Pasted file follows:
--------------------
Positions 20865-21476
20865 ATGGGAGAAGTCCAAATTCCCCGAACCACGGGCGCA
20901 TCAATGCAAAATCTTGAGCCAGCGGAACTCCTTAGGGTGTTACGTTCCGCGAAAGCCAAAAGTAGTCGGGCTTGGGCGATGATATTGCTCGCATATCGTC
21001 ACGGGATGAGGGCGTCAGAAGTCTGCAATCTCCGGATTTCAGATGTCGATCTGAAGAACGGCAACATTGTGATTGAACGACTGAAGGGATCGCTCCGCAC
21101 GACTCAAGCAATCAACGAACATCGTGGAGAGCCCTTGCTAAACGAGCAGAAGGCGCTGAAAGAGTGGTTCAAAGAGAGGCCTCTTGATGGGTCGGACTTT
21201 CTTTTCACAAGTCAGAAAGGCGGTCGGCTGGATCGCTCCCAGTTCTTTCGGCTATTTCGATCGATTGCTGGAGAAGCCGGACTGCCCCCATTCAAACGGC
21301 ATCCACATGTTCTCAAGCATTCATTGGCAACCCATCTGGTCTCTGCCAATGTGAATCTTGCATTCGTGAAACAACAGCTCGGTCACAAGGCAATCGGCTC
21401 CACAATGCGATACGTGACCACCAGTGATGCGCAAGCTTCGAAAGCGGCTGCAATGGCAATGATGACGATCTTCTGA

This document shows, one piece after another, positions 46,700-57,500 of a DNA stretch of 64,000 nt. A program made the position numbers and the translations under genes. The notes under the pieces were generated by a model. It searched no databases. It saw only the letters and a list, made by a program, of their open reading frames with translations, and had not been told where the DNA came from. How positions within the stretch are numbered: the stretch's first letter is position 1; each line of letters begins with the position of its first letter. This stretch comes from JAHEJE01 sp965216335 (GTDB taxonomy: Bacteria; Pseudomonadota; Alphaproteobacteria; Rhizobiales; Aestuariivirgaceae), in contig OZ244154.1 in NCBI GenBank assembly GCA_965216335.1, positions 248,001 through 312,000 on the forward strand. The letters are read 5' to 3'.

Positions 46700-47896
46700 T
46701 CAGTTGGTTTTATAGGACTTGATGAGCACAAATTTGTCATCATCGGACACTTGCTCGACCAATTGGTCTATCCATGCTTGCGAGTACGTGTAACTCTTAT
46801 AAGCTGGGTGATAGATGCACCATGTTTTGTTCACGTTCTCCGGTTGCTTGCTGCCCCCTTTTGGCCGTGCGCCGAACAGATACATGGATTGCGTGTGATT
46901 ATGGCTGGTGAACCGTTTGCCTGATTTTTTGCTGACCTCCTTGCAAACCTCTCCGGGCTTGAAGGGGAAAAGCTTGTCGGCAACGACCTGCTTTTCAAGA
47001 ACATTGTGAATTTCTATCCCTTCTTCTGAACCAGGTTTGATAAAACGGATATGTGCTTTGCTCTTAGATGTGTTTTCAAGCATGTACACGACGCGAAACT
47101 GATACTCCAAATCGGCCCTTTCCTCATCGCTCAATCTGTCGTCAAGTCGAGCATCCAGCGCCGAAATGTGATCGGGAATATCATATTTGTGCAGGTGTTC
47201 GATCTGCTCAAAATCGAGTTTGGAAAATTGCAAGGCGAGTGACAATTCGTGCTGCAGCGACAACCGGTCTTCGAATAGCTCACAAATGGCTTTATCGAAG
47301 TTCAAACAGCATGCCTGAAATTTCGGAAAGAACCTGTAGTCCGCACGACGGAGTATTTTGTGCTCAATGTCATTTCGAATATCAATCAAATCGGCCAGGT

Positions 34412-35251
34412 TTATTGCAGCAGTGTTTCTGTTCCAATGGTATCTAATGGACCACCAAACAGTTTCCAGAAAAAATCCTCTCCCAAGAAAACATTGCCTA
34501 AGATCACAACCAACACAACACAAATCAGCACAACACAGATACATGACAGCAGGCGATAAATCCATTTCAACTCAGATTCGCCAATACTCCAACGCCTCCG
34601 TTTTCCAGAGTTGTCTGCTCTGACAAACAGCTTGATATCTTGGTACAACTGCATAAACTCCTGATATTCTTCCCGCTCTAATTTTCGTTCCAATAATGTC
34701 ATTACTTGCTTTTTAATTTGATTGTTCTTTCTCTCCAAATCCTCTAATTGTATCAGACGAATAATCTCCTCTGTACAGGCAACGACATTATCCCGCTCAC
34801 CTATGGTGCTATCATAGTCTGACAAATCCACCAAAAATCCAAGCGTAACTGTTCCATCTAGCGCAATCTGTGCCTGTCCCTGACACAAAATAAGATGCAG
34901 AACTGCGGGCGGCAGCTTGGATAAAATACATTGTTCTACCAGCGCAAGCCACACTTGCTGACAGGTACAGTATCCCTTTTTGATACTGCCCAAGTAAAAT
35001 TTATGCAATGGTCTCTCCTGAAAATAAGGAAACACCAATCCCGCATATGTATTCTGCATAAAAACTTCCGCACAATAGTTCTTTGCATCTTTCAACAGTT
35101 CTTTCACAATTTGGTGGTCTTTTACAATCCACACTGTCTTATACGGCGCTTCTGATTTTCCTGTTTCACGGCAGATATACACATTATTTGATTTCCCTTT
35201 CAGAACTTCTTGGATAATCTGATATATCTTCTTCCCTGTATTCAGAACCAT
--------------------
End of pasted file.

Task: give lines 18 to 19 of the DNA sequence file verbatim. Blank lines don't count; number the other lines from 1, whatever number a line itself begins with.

47301 TTCAAACAGCATGCCTGAAATTTCGGAAAGAACCTGTAGTCCGCACGACGGAGTATTTTGTGCTCAATGTCATTTCGAATATCAATCAAATCGGCCAGGT

Positions 34412-35251